Major General Flynn et al have created a stir this week with the publication of A Blueprint For Making Intelligence Relevant In Afghanistan causing all sorts of folks in Washington DC to have a case of high bile and spleenitis. Part of the problem is that Flynn and his co-authors had the temerity to publish the article through a think tank, The Center for New American Security (CNAS) and to by-pass the Army Bureaucracy. In fact Secretary Gates, while expressing support for the report, commented through his spokesman on the unique way it was distributed. Actually I commend Flynn and his authors for the unorthodox method they employed, it accomplished what they wanted, a quick hit that was not stonewalled by the mandarins which make up the Army and in particular the Army Senior leadership.
There has long been a tension in the Military Intelligence community between Strategic and Tactical Intelligence.
Some quick history, the tactical orientation of Army Military Intelligence is a rather recent even. Prior to the 1970’s Military Intelligence was primarily found in the Army Security Agency who was responsible for Signal, Human etc intelligence, and the joke was that everything useful to a Commander was kept behind the Green Door. It was over classified, it was not accessible to anyone below the Division level, Brigade and Battalion S2 would often pass information up but get very little back, most often the Analysis received was a summation of what was passed to the Division G2 and incorporated into the Daily Intelligence Summary.
In the 1970’s the Army broke up ASA, formed Intelligence Security Command (INSCOM) and created Tactical Level Intelligence Brigades and Battalions. The Brigades were designed to support Theater and Corps Operations and the Battalions to Support Divisions. This was an excellent construct for the Cold War, as the Divisional Military Intelligence Battalions (CEWI) included Signals, CI, Ground Surveillance Radars, etc which could be tasked organized to support each maneuver brigade and to provide Analytical support to the Division G2.
Being a Battalion or Brigade S2 in the Cold War was relatively easy. (I must admit, here, that I actually was a Battalion S2 twice, and a Brigade Assistant S2.) The Soviet Union and surrogates were very easy to template and to make intelligent Intelligence estimates. A Intelligence Officer at the Division or lower level did not really have to be concerned with the Strategic implications, rather had to be a master of Tactical and Operational goals of the Warsaw Pact (or North Korea).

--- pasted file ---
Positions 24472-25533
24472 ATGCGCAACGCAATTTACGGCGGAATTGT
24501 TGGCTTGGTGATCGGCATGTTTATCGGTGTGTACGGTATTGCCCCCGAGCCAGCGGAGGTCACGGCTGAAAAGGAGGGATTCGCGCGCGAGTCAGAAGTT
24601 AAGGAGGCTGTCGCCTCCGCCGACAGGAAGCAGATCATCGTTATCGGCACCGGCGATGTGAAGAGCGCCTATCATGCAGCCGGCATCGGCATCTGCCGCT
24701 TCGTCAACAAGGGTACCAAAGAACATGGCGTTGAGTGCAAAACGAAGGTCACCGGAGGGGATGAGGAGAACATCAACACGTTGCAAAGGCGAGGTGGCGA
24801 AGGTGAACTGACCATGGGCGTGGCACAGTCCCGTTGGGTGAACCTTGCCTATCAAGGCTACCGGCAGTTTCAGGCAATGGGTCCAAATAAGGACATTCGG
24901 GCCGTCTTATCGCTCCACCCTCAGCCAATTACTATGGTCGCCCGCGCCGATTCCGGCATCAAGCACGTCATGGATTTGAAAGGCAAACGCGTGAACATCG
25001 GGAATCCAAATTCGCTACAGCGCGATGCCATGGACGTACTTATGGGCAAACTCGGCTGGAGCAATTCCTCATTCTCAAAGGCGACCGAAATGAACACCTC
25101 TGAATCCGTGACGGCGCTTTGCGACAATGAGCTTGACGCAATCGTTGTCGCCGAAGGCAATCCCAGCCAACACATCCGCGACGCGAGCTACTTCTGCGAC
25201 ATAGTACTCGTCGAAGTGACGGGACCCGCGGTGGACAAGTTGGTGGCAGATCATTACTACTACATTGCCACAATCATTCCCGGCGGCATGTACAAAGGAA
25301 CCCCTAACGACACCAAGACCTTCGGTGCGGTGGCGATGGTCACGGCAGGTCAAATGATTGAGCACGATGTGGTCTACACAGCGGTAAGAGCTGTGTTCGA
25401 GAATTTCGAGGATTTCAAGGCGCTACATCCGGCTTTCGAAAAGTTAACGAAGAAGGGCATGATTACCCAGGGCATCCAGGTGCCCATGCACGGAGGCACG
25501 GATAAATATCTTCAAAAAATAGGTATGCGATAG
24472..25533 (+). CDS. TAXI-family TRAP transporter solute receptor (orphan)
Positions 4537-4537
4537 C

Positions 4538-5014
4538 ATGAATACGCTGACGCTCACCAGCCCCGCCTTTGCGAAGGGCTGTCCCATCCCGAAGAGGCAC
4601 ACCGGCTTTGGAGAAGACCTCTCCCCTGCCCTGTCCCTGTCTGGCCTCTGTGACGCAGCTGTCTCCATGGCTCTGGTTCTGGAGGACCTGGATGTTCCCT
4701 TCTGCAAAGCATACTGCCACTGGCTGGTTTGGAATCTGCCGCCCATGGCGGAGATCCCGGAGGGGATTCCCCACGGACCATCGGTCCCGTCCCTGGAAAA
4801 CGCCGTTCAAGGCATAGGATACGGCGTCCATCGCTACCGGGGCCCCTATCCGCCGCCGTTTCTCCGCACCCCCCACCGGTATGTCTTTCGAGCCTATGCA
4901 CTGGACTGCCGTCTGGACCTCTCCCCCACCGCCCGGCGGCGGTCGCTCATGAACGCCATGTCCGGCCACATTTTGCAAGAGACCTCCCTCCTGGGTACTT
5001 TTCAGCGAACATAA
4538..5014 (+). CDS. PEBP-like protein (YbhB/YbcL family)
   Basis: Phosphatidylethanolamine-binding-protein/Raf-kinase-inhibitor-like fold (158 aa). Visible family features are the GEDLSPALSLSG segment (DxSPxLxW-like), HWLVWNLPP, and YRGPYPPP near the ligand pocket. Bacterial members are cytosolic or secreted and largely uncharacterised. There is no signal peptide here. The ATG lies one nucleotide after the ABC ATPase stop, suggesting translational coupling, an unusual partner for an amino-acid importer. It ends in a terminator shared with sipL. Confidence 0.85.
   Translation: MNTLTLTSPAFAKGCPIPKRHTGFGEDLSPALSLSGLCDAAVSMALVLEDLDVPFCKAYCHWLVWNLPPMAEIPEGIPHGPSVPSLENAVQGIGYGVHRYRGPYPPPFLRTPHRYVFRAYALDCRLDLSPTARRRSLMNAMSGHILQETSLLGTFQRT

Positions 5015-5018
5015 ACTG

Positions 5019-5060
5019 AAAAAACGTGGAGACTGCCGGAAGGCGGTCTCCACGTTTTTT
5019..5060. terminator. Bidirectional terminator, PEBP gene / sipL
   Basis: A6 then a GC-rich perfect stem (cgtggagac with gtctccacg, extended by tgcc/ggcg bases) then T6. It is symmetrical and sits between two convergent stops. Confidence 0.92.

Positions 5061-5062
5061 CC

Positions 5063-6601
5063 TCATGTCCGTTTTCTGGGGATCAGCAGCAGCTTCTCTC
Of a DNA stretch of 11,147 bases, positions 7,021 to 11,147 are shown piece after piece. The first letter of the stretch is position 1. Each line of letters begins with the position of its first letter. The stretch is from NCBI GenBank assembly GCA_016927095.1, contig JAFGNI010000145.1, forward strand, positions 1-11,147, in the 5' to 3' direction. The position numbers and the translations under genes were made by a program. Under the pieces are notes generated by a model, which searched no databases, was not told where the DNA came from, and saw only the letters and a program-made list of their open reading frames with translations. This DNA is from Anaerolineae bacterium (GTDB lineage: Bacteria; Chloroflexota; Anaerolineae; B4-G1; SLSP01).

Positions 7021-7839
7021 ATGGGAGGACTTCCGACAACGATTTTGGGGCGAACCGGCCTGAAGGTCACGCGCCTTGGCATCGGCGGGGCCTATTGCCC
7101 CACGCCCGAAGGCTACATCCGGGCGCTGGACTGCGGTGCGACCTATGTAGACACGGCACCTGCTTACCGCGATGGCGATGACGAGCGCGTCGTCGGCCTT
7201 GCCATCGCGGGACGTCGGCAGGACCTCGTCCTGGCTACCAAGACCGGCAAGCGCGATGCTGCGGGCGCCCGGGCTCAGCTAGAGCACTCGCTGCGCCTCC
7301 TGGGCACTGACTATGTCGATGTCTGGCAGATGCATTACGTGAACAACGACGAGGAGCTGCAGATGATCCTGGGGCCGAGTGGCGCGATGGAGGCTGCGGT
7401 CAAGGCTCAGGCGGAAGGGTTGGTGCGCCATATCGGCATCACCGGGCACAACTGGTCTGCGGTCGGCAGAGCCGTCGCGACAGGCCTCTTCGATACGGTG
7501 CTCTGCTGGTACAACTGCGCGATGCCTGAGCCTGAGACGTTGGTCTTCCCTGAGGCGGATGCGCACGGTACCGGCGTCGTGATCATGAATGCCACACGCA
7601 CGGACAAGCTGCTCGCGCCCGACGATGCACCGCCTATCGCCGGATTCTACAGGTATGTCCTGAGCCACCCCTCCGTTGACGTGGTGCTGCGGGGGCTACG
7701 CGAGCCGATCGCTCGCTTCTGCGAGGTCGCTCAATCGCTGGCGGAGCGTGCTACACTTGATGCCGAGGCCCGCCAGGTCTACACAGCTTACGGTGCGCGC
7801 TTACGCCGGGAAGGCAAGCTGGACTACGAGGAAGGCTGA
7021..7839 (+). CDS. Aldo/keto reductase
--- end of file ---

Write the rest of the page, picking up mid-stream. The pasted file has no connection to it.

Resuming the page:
With the collapse of the Berlin Wall, the perfect world of the Military Intelligence Officer was destroyed. Unfortunately for the Army, the training and culture of the military intelligence community did not change. The military intelligence community has not accepted the transformations of the Army and in many cases wants to restore the status quo ante bellum of prior to transformation.
The culture of the Military Intelligence Community is such that unless something is classified it is not valuable. The use of Open Source Intelligence (OSINT) is often looked down on. In 2004 and 2005 while at EUCOM, I led a Coalition Joint Planning Team looking at options for Sub-Saharan Africa. Among the problems we faced was the over classification of material and the reluctance of intelligence community to declassify or to sanitize the products so they could be released to our Coalition partners. For several months our best source of information came from the Economists and other publications that reported on Sub-Saharan Africa. Our concern in the planning effort was not so much the bad guys—we knew who they were; rather we needed to understand the Political, Informational, Economic, Social Structures etc of the area we were looking into. We managed to put together a Strategic Plan which fulfilled the Combatant Commanders intent, but with little help from the Intelligence Community.
I mention this, as it supports the argument put forth by Major General Flynn and his co-authors. In the world we live in Military Intelligence must support the Commander on the Ground. His argument that Intelligence Assets need to be pushed to the lowest level possible; and that focusing on the Bad Guys while important is not nearly as important as understanding the Area of Operations. He is arguing that our Intelligence Officers need to be more like the beat policeman who knows the neighborhood and less wanting to be James Bond.
Major General Flynn and his co-authors have done a great service to the United States Army and military, the question is, will the Army in particular listen. I believe the USMC gets it—being smaller and more agile they are able to change how they operate more quickly than the Army. The Army unfortunately is a large bureaucracy that is unable to quickly change directions, as the Mandarins will slow roll the process. One can hope, that General Petraeus and McChrystal are able to influence General Casey the Chief of Staff to make the necessary changes—however don’t hold your breath.